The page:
We were at a meeting on his campus.  He was showing us around, pointing to bushes, trees and buildings.  Doing that sort of thing.  He was an old football coach.  He walked like every joint in his body needed a shot of WD-40.  The hair he had left was snow white.   He leaned forward from the waist up.  There was a hobble in every step.  His handshake could  break a vise.

He wore a championship ring on his finger.

We got to talking, just the two of us.  I was dying to ask him a question about winning.

He had played on a National Championship team.  That was back in the fifties.  His team was undefeated one year.  He started in every game he played.

He earned his degree.  The head coach said he had to if he wanted to play ball. He went back for a Masters.

They gave him a job as an assistant coach.  It was his dream job. He gave them ten years.

In those days,  college coaches made just a smidgen more than  chemistry teachers.  He and his wife nearly starved to death.  He just learned to coach kids on Saturday afternoons.

He went on to be a head coach.  His teams won a lot of games.  He had an impressive record. His players were still calling him at Christmas and on his birthday.

His teams were better than most.  But he never got another championship ring.

He retired.  That didn’t work.  When I met him he had found a college that gave him something to do every day.  He welcomed important people and showed off his campus.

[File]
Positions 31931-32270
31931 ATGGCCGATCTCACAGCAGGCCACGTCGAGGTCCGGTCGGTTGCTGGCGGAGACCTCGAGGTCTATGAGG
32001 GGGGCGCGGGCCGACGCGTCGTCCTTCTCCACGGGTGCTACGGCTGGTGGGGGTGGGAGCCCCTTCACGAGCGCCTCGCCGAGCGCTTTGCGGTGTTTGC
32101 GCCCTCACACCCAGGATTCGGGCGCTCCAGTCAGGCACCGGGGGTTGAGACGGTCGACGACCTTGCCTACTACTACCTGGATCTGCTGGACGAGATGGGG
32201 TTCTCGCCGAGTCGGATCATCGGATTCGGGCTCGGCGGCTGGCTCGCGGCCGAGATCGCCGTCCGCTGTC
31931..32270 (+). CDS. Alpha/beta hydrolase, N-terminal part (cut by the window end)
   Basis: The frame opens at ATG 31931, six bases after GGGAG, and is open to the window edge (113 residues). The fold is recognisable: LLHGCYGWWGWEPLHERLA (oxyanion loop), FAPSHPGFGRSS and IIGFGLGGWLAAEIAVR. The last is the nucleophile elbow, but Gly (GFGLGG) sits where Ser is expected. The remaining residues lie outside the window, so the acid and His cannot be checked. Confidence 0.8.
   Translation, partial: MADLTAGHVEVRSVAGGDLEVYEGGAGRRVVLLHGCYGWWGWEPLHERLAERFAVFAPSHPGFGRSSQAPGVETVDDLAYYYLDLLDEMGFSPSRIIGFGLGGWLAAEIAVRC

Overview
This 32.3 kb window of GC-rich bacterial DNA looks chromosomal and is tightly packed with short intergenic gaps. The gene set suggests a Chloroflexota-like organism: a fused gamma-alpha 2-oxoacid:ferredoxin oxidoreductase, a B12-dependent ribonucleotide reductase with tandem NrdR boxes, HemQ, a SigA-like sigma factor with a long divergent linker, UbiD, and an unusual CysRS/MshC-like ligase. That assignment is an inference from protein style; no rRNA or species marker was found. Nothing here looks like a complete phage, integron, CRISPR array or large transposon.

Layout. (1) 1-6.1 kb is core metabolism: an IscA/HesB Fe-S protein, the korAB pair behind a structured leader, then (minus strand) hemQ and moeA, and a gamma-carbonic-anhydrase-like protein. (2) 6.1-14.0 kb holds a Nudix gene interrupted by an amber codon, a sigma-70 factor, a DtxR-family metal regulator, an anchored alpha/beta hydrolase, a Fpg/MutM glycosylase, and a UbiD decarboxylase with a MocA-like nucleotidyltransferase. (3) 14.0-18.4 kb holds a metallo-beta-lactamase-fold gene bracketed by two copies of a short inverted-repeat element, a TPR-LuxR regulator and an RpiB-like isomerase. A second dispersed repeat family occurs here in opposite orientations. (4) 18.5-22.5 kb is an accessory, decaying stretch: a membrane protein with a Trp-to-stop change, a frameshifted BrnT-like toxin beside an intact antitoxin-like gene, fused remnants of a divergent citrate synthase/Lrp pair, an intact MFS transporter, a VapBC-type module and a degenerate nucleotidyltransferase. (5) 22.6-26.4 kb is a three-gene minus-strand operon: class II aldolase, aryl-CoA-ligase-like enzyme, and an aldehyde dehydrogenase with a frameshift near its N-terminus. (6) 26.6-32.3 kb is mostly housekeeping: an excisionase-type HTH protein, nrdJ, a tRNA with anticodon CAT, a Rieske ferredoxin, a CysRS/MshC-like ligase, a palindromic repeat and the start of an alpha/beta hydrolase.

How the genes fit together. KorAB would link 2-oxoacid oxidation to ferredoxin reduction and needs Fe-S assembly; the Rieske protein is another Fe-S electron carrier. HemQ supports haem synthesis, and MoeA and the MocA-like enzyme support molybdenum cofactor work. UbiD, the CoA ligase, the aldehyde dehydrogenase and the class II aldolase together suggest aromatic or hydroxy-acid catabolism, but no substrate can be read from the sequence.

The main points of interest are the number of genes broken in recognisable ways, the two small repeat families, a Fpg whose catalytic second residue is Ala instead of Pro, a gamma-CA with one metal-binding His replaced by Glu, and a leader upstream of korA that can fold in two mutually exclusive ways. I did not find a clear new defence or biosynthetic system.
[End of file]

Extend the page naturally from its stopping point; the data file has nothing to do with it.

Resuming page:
We sat on a bench.

“Tell me, how did motivate your teams to win?  What did you do?  How did you get them to play their best, game after game?”  I was curious.  I wanted to know how the coaches made things happen.

“Mike,  first, you had to have good boys.  Bear Bryant said he could take a handful of boys with the heart to play and beat any team that the talent, but no heart?  We recruited boys who wanted to win, who had the heart to win.”

“But, how do you get them to play so hard?”  I wanted to know.

“That’s the easy part.  We never, ever asked them to play hard.  We never asked them to do their best.”

He could tell I was confused.

“High school kids have no idea what they can do.  They don’t know how good they can be. They caught our eye because they were head and shoulders above most of their teammates, talent wise.  They’ve been good all their life.  But they were going to be just another football player in the college.  That’s why we looked at their attitude, their heart.”

“What did you do?”  I asked.

“From the first day, we only asked them to do one thing.  We asked, we coached and we demanded they do their job…and do it better than anyone else.”

Enough said.


Please feel free to share.  I welcome your comments and thoughts.  Contact Mike Windham at  You can follow my blog at

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